Panasonic’s devices offer flexibility of use under any weather conditions, and have dedicated GPS for mapping and a sunlight readable screen with long battery back up and a hot swappable battery for 24×7 operations.

Safe & sustainable
When we take the scale and duration of overall operations into view, it is easy to see that safety and sustainability are imperative to airport operations. In fact, by 2020, the total passenger traffic in India is likely to touch 421 million. This gives safety and sustainability a whole new focus. And companies realise that.

Blue Star’s centrifugal and screw chillers work with R134A refrigerant and VRF systems work with R410A, which are both green gases. “In addition, mechanical and electrical safeties are a standard feature of our systems to provide a safe operation and maintenance,” says Khatwani.

Otis also prioritises safety, with every elevator designed to pre-empt certain situations. Every car is reinforced with standard mechanisms such as a ‘safety brake’, which engages when the system detects that a car is descending too quickly, and emergency lights and alarms. Other Otis safety features include an infra-red door protection system, consisting of invisible infrared beams across the entrance of elevators, which when disturbed, re-opens the elevator door instantly without touching passengers. There is an overload detection feature, an automatic rescue device (ARD) that is especially useful in places where power supply is irregular, and seismic sensors to detect earthquakes and stop the elevator at the nearest floor in case of emergencies.

“Otis’ flagship products, the Gen2 range, are geared towards efficiency whilst providing environmentally responsible benefits. Some key components of the range are the coated steel belt, the ReGen drive, the permanent magnet machine and the Otis’ PULSE system, all of which, when combined, increase the life, efficiency, safety and reliability of the elevator,” proclaims Joseph, adding that a Gen2 elevator with ReGen regenerative drive can reduce energy consumption by 75%, compared to traditional elevators with conventional drives.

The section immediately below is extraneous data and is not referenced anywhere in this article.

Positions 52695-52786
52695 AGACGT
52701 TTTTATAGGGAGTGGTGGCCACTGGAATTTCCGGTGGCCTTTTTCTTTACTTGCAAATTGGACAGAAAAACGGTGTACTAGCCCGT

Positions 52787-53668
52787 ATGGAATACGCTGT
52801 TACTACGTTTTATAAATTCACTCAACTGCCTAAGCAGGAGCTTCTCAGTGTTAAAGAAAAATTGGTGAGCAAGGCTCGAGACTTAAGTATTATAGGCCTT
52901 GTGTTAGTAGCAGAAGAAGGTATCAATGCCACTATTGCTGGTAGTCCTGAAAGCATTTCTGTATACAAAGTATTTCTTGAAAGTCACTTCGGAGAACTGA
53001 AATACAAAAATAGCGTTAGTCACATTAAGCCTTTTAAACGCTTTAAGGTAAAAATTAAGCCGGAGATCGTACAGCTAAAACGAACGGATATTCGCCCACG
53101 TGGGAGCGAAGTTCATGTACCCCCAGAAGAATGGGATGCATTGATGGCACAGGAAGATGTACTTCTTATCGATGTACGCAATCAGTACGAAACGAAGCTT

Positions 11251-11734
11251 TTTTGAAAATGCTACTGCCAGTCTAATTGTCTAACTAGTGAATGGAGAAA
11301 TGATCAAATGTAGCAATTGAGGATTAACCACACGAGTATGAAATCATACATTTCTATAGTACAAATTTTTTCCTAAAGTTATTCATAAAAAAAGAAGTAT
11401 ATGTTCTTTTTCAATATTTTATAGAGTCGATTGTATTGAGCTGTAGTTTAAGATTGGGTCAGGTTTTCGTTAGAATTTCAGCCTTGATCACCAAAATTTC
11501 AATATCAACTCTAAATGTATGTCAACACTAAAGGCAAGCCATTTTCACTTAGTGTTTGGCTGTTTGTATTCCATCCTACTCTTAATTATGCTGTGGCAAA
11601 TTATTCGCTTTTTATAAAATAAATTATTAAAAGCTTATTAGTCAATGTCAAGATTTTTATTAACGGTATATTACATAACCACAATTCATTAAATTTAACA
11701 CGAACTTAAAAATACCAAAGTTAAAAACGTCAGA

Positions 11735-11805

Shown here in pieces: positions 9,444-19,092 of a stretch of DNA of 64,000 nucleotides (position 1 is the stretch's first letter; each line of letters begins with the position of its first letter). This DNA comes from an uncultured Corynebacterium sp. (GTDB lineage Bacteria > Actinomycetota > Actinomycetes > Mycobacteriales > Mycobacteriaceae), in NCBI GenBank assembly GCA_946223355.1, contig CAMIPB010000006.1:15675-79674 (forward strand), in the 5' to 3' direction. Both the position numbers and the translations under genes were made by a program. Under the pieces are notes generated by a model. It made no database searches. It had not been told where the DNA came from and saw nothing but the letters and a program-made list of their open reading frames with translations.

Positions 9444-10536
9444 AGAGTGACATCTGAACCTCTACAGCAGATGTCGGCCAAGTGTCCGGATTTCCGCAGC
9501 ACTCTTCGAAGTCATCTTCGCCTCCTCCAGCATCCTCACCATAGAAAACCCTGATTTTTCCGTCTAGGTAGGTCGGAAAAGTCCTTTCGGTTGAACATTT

Additionally, Otis has pioneered the Gen2 Switch, which uses less energy than a microwave. The switch plugs into a standard outlet, operates using a battery, and if the power goes out, can make 100 trips in a standard eight-story building.
Tata BlueScope Steel’s Lysaght products have minimum roofing slope, assuring material optimisation; specially designed ribs to provide excellent load bearing capacities; and when made from Colorbond steel offer higher solar reflectivity and lower thermal mass, thereby cooling the building and resulting in less energy use.

Soaring towards the future
There is no denying that the revamping of existing airports and construction of future ones is going to lead to increased demand for all these and many more products. Khatwani echoes the sentiments of the market, when he says, “We are quite upbeat about the Government’s decision of investing in airport infrastructure, especially in Tier II and III cities. We have the full range of products to cater to this demand. We have also strengthened our sales & projects teams across the country to meet this demand.”

Sachdeva is being pragmatic when he points out that only the “adoption of better technologies and equipment will lead to higher sales,” suggesting that quality supply from the vendors is the key. And with $120 billion worth of airport infrastructure investments lying in the balance, it better be.